Earth Today | Hope Zoo, Natural History Museum team up for World Wildlife Day
THE NATURAL History Museum of Jamaica (NHMJ), through its monthly ‘Afternoon with a Scientist’ programme, collaborated with the Hope Zoo in Kingston to stage its commemorative World Wildlife Day presentation to the students of East Street Junior Centre on Tuesday.
The programme was developed by NHMJ to expose students to different areas of the sciences, and promotes Primary Exit Profile readiness while helping to enhance children’s cognitive thinking ability through activities aligned with the National Standards Curriculum.
“Over the years, we have observed that students have gained increased knowledge in the different areas of the sciences as they have received opportunities to meet scientists from different disciplines and been able to interact with them on a one-on-one basis, thus fostering students’ career options in the science field,” said a release from the NHMJ.
Jamaica on Tuesday joined the world in the celebration of World Wildlife Day, observed this year under the theme ‘Sustaining All life on Earth’. The theme, according to information from wildlifeday.org, recognises “all wild animal and plant species as key components of the world’s biodiversity” and “aligns with UN Sustainable Development Goals 1, 12, 14, and 15, and their wide-ranging commitments on alleviating poverty, ensuring sustainable use of resources, and on conserving life both on land and below water to halt biodiversity loss”.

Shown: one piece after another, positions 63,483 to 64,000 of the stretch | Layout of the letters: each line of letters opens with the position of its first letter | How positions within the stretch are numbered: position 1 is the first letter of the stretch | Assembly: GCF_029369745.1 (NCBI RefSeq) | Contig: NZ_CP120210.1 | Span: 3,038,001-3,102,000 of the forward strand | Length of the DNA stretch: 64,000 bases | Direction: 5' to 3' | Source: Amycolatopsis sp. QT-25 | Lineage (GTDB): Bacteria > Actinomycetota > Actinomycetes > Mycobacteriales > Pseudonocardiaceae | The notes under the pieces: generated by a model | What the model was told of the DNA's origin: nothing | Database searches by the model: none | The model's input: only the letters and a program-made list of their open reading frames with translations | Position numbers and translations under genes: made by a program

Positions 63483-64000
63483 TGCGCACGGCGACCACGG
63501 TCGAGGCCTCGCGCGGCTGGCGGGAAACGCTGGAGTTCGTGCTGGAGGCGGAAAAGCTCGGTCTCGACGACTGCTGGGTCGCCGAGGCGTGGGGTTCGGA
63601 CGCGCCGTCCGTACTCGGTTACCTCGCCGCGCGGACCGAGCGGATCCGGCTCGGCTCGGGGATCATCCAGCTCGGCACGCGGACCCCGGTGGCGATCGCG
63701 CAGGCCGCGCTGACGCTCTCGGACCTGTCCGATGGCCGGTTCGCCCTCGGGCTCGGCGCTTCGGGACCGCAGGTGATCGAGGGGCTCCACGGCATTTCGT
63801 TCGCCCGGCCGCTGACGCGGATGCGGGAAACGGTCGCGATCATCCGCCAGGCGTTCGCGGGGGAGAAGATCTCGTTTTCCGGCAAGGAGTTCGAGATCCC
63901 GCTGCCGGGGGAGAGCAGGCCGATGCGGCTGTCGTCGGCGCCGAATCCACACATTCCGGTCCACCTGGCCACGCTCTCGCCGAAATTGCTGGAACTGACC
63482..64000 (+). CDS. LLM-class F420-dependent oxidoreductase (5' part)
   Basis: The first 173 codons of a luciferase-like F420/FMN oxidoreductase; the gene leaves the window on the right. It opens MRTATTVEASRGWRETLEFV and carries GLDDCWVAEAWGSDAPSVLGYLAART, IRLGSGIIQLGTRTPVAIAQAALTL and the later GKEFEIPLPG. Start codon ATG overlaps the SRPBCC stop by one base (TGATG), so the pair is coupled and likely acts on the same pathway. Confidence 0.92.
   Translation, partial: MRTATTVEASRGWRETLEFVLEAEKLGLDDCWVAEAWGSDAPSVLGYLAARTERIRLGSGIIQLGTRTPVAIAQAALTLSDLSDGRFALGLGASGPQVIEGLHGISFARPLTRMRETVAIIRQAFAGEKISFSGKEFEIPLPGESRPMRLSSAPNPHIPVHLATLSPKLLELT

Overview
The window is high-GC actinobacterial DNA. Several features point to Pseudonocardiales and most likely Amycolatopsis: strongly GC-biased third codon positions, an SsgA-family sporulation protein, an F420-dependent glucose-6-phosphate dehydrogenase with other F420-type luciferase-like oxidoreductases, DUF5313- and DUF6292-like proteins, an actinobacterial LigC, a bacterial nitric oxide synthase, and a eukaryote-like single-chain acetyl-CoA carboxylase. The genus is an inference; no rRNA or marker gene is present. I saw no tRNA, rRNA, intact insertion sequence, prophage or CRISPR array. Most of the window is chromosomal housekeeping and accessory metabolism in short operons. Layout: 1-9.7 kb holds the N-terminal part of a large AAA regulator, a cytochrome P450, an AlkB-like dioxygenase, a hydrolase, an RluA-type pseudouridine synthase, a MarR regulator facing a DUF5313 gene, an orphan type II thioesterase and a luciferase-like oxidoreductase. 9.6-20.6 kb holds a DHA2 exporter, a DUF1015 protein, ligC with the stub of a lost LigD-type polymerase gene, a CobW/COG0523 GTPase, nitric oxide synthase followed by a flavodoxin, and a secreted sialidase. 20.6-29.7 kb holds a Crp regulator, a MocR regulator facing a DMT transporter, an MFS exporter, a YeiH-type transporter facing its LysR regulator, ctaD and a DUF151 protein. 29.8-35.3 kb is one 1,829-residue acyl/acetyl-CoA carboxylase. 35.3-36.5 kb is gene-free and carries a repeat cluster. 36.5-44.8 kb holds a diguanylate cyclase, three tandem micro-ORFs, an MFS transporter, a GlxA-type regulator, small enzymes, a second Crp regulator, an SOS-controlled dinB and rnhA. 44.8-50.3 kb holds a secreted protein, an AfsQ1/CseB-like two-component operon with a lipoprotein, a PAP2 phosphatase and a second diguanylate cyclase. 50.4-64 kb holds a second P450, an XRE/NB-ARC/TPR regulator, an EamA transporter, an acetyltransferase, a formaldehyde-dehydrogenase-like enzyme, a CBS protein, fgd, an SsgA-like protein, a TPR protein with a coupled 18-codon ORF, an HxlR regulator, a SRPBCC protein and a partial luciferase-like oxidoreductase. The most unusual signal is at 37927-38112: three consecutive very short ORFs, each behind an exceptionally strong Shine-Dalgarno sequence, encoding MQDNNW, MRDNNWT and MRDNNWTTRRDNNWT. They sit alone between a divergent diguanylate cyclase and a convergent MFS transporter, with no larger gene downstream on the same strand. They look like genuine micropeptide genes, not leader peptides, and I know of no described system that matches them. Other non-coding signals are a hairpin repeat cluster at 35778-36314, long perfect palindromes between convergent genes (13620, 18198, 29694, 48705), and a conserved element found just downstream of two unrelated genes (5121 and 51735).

15 years of experience
Meanwhile, the featured scientist at the ‘Afternoon with a Scientist’ event was Joseph Brown, general curator at Hope Zoo in Kingston. With a Bachelor of Science from University of Kansas and a Master of Science from the University of Oklahoma, he has had 15 years of experience working in academic field research and zoological institutions.
During his presentation, Brown gave students an overview of the island’s endemic species, referencing the Yellow Snake and the Swallowtail Butterfly, among others. He was also keen to mention the Goat Island project on which the Hope Zoo is currently working, and which involves designating the island as breeding and protection grounds for Jamaica’s endemic species.
The scientists, who previously worked at the San Diego Zoo, also talked about the Jamaican Iguana, sensitising students about their lifecycle, reproduction, and diet – even as he urged them to recognise and play their part in protecting the natural environment.
The ‘Afternoon with a Scientist’ programme is open to primary-level students from grades four through six. Homeschooled students are especially welcomed to participate.